Intel Vs AMD

Intel Vs AMDIf you are building your own computer it might seem like a no-brainer when it comes to choosing your CPU. The CPU is your computer processing unit and is truly the brain of your computer responsible for the fast movement of data and tasks.

So what’s the no-brainer? If I’m building a computer I’m heading to Intel, right? Not so fast. AMD also fits the needs of gamers quite well.

It is an industry given that Intel makes the fastest processors on Earth. But while that factor is huge AMD has made a positive impression on the gaming community with lower process prices and near Intel performance.

If you are building a computer both Intel and AMD is user-friendly and can be tweaked. In the current market, both AMD and Intel processor technology should remain where it is for next few years at least. So don’t worry about your processor going obsolete tomorrow.

When looking at new processors for your gaming computer build, keep your eyes on gigahertz (GHz). A gaming computer, which needs to handle multiple assignments quickly can function at 2.5GHz but for optimal performance should be in the 3.5GHz plus range. Top of the line gaming computers usually achieve a 4.0GHz output.

Also, the more multiple CPU cores, the better for gaming. If budget is a concern, for your money you are going to get fewer cores with Intel options and more with AMD. With that said, though, Intel cores are more efficient so it might be apples to apple decision.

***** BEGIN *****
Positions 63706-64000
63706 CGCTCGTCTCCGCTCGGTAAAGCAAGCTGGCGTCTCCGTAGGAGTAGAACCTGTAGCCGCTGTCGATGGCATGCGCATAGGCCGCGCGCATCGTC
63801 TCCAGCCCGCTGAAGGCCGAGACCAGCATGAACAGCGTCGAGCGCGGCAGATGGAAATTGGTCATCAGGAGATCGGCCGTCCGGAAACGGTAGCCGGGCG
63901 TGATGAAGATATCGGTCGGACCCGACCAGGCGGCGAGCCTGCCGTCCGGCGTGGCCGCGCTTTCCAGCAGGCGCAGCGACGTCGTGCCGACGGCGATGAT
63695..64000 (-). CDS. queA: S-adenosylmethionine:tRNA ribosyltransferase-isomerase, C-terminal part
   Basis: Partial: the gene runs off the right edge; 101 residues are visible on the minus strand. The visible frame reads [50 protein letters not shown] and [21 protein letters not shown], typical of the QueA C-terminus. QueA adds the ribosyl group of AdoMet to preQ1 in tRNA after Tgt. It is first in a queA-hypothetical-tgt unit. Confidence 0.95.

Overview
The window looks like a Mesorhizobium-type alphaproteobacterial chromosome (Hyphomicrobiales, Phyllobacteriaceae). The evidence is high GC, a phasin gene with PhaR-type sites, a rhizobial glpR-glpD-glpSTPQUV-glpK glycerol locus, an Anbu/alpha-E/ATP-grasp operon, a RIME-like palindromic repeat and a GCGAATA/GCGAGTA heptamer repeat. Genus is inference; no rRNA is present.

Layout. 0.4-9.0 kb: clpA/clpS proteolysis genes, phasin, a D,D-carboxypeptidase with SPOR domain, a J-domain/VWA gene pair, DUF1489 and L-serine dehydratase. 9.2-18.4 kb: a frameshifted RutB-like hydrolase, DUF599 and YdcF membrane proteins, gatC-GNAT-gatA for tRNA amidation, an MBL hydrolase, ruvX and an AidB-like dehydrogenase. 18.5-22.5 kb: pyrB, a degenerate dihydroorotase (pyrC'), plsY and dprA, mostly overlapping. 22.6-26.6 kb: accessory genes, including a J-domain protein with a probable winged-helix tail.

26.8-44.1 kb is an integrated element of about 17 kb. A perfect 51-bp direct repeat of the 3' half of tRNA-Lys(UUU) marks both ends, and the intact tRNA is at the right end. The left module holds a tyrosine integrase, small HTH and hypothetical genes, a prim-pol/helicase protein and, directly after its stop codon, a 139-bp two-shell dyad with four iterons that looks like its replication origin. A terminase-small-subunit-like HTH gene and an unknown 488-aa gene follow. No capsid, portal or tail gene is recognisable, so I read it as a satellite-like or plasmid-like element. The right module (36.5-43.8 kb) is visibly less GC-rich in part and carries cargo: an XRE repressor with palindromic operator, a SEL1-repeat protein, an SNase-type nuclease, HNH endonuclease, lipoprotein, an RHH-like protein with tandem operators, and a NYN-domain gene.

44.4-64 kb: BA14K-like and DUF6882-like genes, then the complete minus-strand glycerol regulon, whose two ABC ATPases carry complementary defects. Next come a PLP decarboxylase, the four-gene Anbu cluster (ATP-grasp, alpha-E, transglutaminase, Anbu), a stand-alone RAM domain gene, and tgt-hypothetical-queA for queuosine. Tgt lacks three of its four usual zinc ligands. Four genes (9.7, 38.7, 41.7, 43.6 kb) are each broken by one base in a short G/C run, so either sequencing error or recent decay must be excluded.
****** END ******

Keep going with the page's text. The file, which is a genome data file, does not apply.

All the top Intel and AMD processors are in that sweet spot 4.0GHz output with multi cores. They range in price from around $70 to over $300 depending on a number of cores and the GHz output.

It’s hard to beat Intel, but I wouldn’t dread using an AMD processor for gaming if it meets all my needs and falls within my budget.

The most modern Intel processors are the Intel Pentium G3258, Intel Core i54690K and the Intel Core i74790K.

On the AMD side of the ledger look out for the AMD Athlon X4 860K, AMD FX 6300, AMD FX 8320, AMD FX 8350 or the AMD FX 9590.

The ultimate winner for gaming in the Intel-AMD battle?

You be the judge of that!

Do your research in building your gaming computer and you will gain the knowledge of each hardware component.